On Zamfara peace process


It is no news that Zamfara state, the erstwhile tranquil and peaceful state in the far North-West of Nigeria was wantonly debased into tattered rag of its hard earned and enviable peace and promise as a young and determined state gearing into greatness; an acclaimed focused and visionary entity. This sorry state was created by poor leadership and arrogance in governance which led the state into a crisis situation of unmatched magnificence in the zone.

For nearly a decade now, the peaceful state of Zamfara snowballed into chaos, disharmony, crisis and death. What began like a simple cattle rustling in some pockets of villages was unwittingly left to grow into a serious situation of breakdown of law and order. In what many observers saw as deliberate abdication of responsibility, the leadership in Zamfara state then could have as well fuelled the situation by poor management of the situation. Cattle rustling turned into kidnappings and, worst, into total banditry in all the 14 local government areas of the state. Every single action taken by the then government seemed to aggravate the situation and indeed, the public faulted every of such actions. 

This scenario translated into a total lack of security in the state and the people were left to be their own keepers and at the mercy of what came their way. Innocent souls were killed with careless abandon; many were abducted and housed in the bush for Ransom by new lords of the land, some of who were either killed in the event ransom was not redeemed or they simply died out of sheer hardship they underwent in the hands of their captors. This led to a new twist to the whole scenario. The vulnerable and potential victims decided to form their own vigilante groups in the name of “Yan sa Kai” who went after the kings of the known kingpins of the banditry world in the state. 

This new twist further compounded the security situation where deaths increased, kidnappings increased and many major markets were closed and roads leading to major towns and villages were no longer safe and had to be abandoned. The situation in Zamfara was such worst that half of what was happening in the interior was better seen than imagined. That was how the administration of Governor Mohammed Bello (Matawallen Maradun)  inherited the mantle of Leadership of the state last May.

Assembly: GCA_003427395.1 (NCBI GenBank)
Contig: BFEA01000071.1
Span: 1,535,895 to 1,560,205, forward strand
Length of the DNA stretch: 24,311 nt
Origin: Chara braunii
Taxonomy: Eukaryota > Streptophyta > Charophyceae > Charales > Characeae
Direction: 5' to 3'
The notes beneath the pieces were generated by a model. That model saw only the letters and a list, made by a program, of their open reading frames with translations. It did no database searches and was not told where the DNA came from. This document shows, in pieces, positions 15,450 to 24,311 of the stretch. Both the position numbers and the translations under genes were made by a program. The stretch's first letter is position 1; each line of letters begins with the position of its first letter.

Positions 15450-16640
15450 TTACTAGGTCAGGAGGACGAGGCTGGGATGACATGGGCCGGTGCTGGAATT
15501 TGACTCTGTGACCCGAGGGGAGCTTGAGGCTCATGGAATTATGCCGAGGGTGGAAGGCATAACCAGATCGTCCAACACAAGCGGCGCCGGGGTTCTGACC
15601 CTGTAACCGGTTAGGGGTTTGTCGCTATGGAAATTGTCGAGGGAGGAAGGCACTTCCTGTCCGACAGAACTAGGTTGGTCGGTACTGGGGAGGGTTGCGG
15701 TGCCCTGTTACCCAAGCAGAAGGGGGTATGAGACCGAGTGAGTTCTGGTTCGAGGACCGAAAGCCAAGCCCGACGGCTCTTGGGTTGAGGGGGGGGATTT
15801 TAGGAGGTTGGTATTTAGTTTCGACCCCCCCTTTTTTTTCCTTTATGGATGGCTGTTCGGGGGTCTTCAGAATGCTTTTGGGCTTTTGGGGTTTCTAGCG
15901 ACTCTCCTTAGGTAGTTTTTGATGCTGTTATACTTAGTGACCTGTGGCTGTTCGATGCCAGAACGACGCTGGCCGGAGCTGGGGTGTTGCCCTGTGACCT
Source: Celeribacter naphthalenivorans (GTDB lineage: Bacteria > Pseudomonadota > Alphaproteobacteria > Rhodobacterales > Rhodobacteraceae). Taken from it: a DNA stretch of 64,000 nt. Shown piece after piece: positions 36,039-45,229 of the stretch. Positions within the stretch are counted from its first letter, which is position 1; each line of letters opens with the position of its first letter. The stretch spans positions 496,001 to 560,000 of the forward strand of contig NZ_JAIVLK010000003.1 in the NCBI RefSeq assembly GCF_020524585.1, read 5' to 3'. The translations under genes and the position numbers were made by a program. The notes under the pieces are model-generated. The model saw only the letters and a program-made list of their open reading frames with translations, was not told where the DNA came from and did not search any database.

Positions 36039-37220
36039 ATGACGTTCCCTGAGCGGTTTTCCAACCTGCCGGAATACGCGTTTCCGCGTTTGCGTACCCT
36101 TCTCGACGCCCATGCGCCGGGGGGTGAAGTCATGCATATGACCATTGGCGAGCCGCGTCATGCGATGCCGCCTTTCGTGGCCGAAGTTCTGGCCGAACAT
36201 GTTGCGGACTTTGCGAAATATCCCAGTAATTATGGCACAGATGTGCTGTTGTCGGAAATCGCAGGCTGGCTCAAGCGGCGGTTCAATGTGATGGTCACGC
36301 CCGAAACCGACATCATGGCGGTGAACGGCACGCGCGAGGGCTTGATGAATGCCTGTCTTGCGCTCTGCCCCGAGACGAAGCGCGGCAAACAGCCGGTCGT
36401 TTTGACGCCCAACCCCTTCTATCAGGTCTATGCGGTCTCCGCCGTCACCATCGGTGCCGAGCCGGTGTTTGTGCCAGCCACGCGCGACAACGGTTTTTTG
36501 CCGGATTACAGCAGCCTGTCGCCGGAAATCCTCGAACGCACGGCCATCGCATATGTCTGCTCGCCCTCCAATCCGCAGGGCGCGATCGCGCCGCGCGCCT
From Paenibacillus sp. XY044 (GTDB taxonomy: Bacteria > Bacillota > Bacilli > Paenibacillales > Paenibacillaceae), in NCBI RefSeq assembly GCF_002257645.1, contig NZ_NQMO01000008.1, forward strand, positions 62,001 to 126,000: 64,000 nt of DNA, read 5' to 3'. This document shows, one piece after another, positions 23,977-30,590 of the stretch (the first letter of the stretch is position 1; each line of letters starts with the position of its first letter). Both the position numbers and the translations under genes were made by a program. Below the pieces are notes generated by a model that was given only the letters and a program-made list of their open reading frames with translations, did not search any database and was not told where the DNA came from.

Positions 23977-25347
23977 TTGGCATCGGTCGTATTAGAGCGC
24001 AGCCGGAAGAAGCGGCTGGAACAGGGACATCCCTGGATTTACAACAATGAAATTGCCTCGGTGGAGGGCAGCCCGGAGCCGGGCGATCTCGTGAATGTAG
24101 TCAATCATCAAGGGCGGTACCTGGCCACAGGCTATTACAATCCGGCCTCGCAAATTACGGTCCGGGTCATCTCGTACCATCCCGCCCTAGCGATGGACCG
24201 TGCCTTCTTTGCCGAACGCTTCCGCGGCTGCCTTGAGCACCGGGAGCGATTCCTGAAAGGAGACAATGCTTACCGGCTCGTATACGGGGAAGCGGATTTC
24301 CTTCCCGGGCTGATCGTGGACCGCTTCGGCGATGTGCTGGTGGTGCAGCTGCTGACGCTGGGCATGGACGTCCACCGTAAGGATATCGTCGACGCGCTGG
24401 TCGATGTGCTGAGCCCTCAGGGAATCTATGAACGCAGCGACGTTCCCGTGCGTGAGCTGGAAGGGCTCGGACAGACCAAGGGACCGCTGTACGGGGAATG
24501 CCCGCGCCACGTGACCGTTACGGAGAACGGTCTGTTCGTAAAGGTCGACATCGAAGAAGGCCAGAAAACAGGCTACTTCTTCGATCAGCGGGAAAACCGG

The first attempt at addressing this problem was conceived by Governor Matawalle before he took over the mantle of leadership. He began the implementation of his conceived policies immediately by announcing his intention to call for a truce between the bandits and the “Yan sa Kai,” which he did. The two sides agreed to come to the table and discuss peace. Indeed, their representatives came to the table and discussed. They all agreed to sheath their swords and listen to the government. The governor requested them to stop abductions and also release their victims. They all agreed. Since the first meeting of the truce about a month ago, no abductions were officially reported. The two sides also began to release their victims in batches. In about ten different batches, today, more than 170 victims have so far been released by their captors unconditionally, and without a single ransom paid!

With these developments, it is very sad some indigenes of Zamfara state boldly and unabashedly try to rubbish the initiative in the media as if they are not happy peace is returning to our dear state. It is sorry, to say the least, that following the display of a corpse in front of the Government House recently by villagers from Jimmari Village, of Kaura Namoda local government area, some media featured many negative responses to the entire process and wanted Nigerians to believe it is not working. Here is a state that once lost over 300 souls in a swoop, but has not lost a single life in a month now due to the peace process in place, with over 170 gaining their freedom without a ransom paid and yet, to some, the process is not working!

Now, the state government and all well meaning citizens of Zamfara state are not perturbed. The peace process will continue according to plan. After all the captives are released, the process of disarmament will then, begin. Most of the bandits have shown their eagerness to come back into the towns and villages and live a normal life. They assured to cooperate because they said they believed in the sincerity of the Matawalle’s administration to honor its own part of the bargain. The bargain is that when they eventually lay down their arms, they will never be harassed but will be resettled in the society. Already, the state government has set aside funds and 100 hecters of land each for the establishment of three Rugga settlements in each of the three Senatorial districts in the State. These settlements will have all the necessary facilities required for meaningful living including water, schools, clinics, veterinary clinics and grazing lands.

Bappa, Senior Special Assistant Media and Public Enlightenment to Zamfara state governor, writes from Gusau

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